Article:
posted on Oct, 3 2008 @ 11:33 PM
reply to post by Realtruth
This 90 year old woman was granted a $45,000 loan for a period of 25 years, in 2004, when she would have been 85 to 86 years of age.
What was her disposable income ?
Did it consist solely of the aged-pension ?
What were the monthly loan repayments ?
What was the total of her fixed-income ?
Who did the math ?
There lies the problem.
There are millions of aged-pensioners who'd love nothing more than to be handed the keys to their own home.
And if Bill Gates or Richard Branson or the government wishes to make those people's dreams come true .. sure, go ahead, provide free housing for the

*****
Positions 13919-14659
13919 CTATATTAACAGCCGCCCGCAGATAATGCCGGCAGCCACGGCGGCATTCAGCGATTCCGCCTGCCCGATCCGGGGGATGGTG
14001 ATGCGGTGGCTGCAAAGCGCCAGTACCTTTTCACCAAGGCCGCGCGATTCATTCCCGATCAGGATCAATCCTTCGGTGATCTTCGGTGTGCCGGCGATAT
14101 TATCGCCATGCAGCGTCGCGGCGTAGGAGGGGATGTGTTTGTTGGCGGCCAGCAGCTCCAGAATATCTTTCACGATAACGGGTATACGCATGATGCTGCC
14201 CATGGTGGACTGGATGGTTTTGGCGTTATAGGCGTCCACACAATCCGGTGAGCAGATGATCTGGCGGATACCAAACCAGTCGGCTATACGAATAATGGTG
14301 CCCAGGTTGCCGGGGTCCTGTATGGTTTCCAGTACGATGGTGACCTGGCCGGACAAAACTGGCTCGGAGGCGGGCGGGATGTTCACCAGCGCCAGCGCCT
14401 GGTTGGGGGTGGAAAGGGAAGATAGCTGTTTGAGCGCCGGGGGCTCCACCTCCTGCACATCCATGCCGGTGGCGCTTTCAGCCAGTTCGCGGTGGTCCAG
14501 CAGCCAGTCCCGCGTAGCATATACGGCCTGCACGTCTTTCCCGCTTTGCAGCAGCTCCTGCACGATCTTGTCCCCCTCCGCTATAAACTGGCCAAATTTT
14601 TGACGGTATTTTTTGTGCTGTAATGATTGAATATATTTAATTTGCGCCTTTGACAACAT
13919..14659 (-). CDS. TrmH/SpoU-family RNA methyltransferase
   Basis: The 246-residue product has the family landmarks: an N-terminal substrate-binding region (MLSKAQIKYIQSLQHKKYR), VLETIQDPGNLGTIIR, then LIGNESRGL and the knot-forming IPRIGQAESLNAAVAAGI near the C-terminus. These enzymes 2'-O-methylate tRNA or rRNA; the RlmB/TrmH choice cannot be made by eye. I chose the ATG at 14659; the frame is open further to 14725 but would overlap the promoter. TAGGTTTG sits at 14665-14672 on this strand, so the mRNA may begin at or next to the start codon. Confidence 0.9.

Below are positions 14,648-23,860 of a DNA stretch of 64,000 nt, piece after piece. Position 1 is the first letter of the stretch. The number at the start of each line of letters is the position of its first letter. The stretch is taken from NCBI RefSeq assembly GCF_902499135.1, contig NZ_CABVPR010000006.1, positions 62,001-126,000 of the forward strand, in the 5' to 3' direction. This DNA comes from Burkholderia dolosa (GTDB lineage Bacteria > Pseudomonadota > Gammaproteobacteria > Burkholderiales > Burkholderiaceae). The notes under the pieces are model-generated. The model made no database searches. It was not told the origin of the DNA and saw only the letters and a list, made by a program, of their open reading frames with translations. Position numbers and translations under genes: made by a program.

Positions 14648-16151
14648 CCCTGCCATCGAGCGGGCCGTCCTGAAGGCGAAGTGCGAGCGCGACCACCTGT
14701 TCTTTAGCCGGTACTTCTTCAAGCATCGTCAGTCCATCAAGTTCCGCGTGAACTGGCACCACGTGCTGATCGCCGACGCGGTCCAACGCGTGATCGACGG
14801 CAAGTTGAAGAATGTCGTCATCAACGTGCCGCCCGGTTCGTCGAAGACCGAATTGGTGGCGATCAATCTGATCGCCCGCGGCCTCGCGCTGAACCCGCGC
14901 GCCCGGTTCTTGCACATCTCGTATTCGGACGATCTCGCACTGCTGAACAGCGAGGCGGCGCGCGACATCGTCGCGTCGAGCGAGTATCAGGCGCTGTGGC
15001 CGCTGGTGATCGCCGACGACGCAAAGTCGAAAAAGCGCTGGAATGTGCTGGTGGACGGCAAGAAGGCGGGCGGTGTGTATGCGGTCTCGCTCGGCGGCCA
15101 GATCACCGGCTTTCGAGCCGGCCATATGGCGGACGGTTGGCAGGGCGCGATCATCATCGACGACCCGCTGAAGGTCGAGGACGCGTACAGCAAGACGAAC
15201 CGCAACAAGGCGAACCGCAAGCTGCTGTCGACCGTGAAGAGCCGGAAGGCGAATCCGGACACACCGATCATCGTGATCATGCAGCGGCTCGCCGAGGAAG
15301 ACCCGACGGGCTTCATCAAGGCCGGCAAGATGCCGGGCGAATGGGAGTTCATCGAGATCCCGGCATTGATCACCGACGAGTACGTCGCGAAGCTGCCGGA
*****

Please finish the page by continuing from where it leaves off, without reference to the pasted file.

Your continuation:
elderly, no strings attached.
But lenders who grant substantial loans to those who're unable to pay for them are creating problems for all concerned.
Where do the lenders get their money ?
Whose money is that ?
Do those whose money is being loaned out expect a return on their money ? Do you expect to receive interest on your bank savings ? Or are you
prepared to say, ' Gee, an old lady with no money wants to live in that house .. ok, go on, give her my money and I'll work two jobs in order to
accrue more savings ' ?
Nothing is for nothing. The reality is, if Ms. Polk hadn't managed to provide herself with a home for her old age while she was of employment age ..
then she had no right expecting others to pay for that property. And the lenders had no right granting her a loan for that house out of others'